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Metoclopramide is a prescription medication in the phenothiazine class, which vets sometimes prescribe for nausea in canines. It’s especially effective at reducing nausea in dogs undergoing chemotherapy. Phenothiazines act on the nervous system to stop the production of chemical messengers that cause nausea and vomiting

In addition to its neurological activity, metoclopramide also stimulates movement in the bowels and causes the stomach to contract. These physiological effects aid digestion and prevent food from backing up into the esophagus, making it harder to regurgitate.  

This medication is sometimes given off-label to induce lactation in nursing dogs with low or no milk supply. Metoclopramide’s lactation-inducing abilities stem from its action as a dopamine receptor antagonist. One function of dopamine is to control the body’s levels of prolactin (the hormone responsible for milk production). By preventing dopamine from binding to the receptors, metoclopramide enables the body to produce more prolactin (and thus more milk) without inhibition.  

Dosage

The standard dosage of metoclopramide for dogs is 0.1 to 0.2 mg per lb of body weight, 2 to 4 times daily.

This medication is available as an injectable solution, oral solution, and 5 mg and 10 mg oral tablets. Most vets prescribe the tablet form for canines since it doesn’t contain artificial sweeteners and is easier to administer than other formulations. 

Dosage instructions

Crush the metoclopramide tablet and mix it thoroughly into wet food. You’ll need to give this medication every 6 to 8 hours or according to your vet’s recommendation. Your vet may instruct you to administer metoclopramide 30 minutes before feeding your dog to help them keep food down.

Depending on your pet’s size, you may have to divide the pill into segments before crushing to ensure the right dose. 

Efficacy

A study comparing metoclopramide with Zofran for parvo-infected dogs found that both drugs controlled hyperemesis and noted no adverse effects when combined with other parvo treatments. 

A separate study determined that giving metoclopramide before administering intravenous opioids reduced nausea in the study group. Another study of dogs treated with cisplatin, a chemotherapy drug, found that metoclopramide was more effective at controlling nausea and vomiting in dogs than other phenothiazines. 

Side effects

Although side effects are usually mild, metoclopramide for dogs can cause an array of side effects in canines, including:

  • Stomach cramping

  • Nervousness

  • Mood changes

  • Upset stomach

  • Fatigue

  • Tics

  • Tremors

  • Excitability

  • Trouble using the bathroom

  • Peeing more than usual

  • Seizures in dogs with epilepsy

  • Strange behavior or confusion

  • Water retention

Considerations

MAOIs, including some psychiatric and flea-preventative medications, can cause high blood pressure in dogs taking metoclopramide. Inform your vet of any antidepressants or flea preventatives (including flea collars) that your pet takes to make sure metoclopramide is safe. 

Metoclopramide influences digestive motility, so it shouldn’t be given to dogs with gastrointestinal obstructions or internal bleeding.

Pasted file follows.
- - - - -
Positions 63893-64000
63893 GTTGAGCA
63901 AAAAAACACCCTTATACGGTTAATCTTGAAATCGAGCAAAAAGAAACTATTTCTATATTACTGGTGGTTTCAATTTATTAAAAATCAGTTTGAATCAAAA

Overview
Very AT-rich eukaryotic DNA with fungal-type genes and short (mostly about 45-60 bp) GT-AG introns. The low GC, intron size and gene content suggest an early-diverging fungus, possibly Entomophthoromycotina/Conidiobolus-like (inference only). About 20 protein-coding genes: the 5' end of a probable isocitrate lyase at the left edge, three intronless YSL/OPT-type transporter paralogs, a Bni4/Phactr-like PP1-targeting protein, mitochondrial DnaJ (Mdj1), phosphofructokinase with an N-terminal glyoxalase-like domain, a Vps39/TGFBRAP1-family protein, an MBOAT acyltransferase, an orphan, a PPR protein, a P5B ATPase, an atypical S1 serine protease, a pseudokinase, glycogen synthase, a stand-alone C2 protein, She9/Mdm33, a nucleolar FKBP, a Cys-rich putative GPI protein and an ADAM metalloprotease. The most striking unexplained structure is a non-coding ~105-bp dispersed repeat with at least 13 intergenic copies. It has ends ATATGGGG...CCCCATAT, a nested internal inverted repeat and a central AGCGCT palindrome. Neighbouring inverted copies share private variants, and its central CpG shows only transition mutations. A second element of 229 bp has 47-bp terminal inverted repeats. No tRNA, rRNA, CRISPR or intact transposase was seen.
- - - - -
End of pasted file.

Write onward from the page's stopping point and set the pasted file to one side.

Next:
Metoclopramide can lower the seizure threshold in dogs with epilepsy. Ask your vet about safer alternatives if your dog has a history of seizures.

Drug interactions

Metoclopramide for dogs is known to interact with many different types of drugs, including: 

  • Certain antibiotics

  • MAOIs

  • Bronchodilators

  • Blood pressure drugs

  • Dramamine

  • Insulin

  • Digoxin

  • Immunosuppressants (particularly cyclosporine)

  • Levodopa

  • Mepenzolate

  • Dicyclomine

  • IBS medications

  • Flea collars

  • Tramadol

Allergic reactions and sensitivity

Some dogs are sensitive to metoclopramide and experience adverse reactions — especially if they take an unusually strong dose. Seek immediate veterinary care if your dog shows symptoms like: 

  • Aggression 

  • Sedation 

  • Extreme behavioral changes

  • Disorientation

  • Loss of consciousness

  • Unusual muscle movements

A metoclopramide allergy is different from hypersensitivity and is distinguishable by respiratory problems, hives, and swelling of the mouth, throat, face, or extremities. Don’t give this medication to dogs with a history of reactions to phenothiazines, para-aminobenzoic acid, or any of metoclopramide’s inactive ingredients. 

Frequently asked questions

Why can’t I give my dog human anti-nausea meds?

Ask your vet before giving any over-the-counter medicines to your dog, since many human medications are toxic to other mammals. Tylenol, for instance, is safe for humans, but it can cause liver damage and even death in dogs. Some vets suggest Pepto-Bismol and Imodium for dogs with stomach upset, but you should run it by your vet before giving these medications. 

What should I do if my dog can’t keep their metoclopramide down?

Call your vet if your dog repeatedly vomits after taking this medication — they may need a different antiemetic. Do not double up on your pet’s dose since this can cause serious complications.  

How should I store metoclopramide for dogs?

This medication should be kept between 68 and 77 degrees Fahrenheit. Ensure the seal on the medication bottle is tight since moisture in the air may cause it to spoil or disintegrate. 

Can I give an extra dose if the metoclopramide isn’t working for my dogs?

Never give your dog more of this medication than your vet recommends.


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Metoclopramide Questions and Advice from Veterinary Professionals

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